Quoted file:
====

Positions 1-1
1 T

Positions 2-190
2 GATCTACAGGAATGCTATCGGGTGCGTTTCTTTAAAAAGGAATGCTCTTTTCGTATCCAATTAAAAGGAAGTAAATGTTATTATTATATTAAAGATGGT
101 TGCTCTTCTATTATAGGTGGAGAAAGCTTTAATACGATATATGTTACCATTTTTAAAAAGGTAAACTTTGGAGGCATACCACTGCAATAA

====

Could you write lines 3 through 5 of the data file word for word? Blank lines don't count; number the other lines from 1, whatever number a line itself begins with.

Positions 2-190
2 GATCTACAGGAATGCTATCGGGTGCGTTTCTTTAAAAAGGAATGCTCTTTTCGTATCCAATTAAAAGGAAGTAAATGTTATTATTATATTAAAGATGGT
101 TGCTCTTCTATTATAGGTGGAGAAAGCTTTAATACGATATATGTTACCATTTTTAAAAAGGTAAACTTTGGAGGCATACCACTGCAATAA